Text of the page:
As governments worldwide declared lockdowns in an attempt to contain the spread of COVID-19, animals and plants started reclaiming spaces previously seen as being reserved for human activities: fish, ducks and dolphins inhabited canals and approached shores, while deer, wild goats and monkeys began searching towns and cities for food.
The empty skies and streets offered some respite for nature and made even clearer the huge impact of human activities on biodiversity in cities. While biodiversity in urban context is sometimes neglected, it represents an important part of our efforts to prevent up to one million species from becoming extinct in the years to come. In this light, capturing these historical sights of ‘nature unlocked’ in cities provides a unique chance to reconnect with our natural world as we try to imagine and create a more sustainable future.
To further inspire such visions and to celebrate the World Environment Day 2020, the United Nations Economic Commission for Europe (UNECE) has launched “Humans locked down, NATURE UNLOCKED: A global photo contest on flora and fauna in the time of COVID-19 in support of the restoration of ecosystems”. This photography contest aims to raise awareness of the alarming speed at which species’ natural habitats are disappearing worldwide and promote the preservation of ecosystems and biodiversity as a cornerstone of the 2030 Agenda for Sustainable Development and the United Nations Decade on Ecosystem Restoration.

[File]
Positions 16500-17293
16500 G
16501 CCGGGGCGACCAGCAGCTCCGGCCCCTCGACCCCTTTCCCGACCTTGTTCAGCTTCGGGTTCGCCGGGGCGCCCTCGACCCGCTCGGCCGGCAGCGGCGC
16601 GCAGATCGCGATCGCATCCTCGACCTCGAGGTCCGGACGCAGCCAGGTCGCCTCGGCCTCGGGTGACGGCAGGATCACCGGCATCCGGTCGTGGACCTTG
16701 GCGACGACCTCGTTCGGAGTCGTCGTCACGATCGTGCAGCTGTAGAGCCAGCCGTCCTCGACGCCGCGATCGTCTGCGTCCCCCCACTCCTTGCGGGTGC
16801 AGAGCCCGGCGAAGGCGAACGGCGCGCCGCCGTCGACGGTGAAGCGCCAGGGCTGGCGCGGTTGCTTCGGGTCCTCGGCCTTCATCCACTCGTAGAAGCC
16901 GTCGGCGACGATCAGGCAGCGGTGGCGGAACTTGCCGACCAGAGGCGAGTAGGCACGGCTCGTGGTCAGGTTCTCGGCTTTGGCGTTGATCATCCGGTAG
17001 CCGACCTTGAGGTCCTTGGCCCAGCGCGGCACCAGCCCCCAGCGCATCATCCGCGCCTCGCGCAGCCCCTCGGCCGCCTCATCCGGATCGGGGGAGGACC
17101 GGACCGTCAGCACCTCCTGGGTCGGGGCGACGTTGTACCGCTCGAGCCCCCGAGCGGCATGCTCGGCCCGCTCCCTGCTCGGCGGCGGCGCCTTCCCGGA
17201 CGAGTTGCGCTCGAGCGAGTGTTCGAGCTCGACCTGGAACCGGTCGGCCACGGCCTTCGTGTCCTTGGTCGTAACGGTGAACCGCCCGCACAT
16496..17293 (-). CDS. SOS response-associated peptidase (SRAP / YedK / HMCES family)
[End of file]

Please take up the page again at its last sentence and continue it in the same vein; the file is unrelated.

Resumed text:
The Executive Secretary of UNECE, Ms. Olga Algayerova, remarked: “Today we celebrate World Environment Day – dedicated to biodiversity. The COVID-19 pandemic has given us all an opportunity to reconsider our relationship with Mother Nature. In these times of isolation, we have glimpsed how we might reconnect with Nature and, through her, with ourselves. But we have also learned to fear what happens when we fail to respect and protect Nature. Our future is intertwined with hers. We must act collectively and end our destruction of natural habitats and biodiversity. It’s time for nature.”
The contest will be open for submissions until 15 September 2020 and welcomes everyone, from amateur photographers to professionals, irrespective of their age, gender or nationality. Photographs can be submitted through this website.
The submissions will be judged by a panel composed of members of the Bureaux of the UNECE Committees on Forests and the Forest Industry and on Environment Policy as well as a nature photographer. The best 13 photographs will be featured in the UNECE calendar for 2021 and presented at a special exhibition at the Palais des Nations, Geneva in late autumn 2020.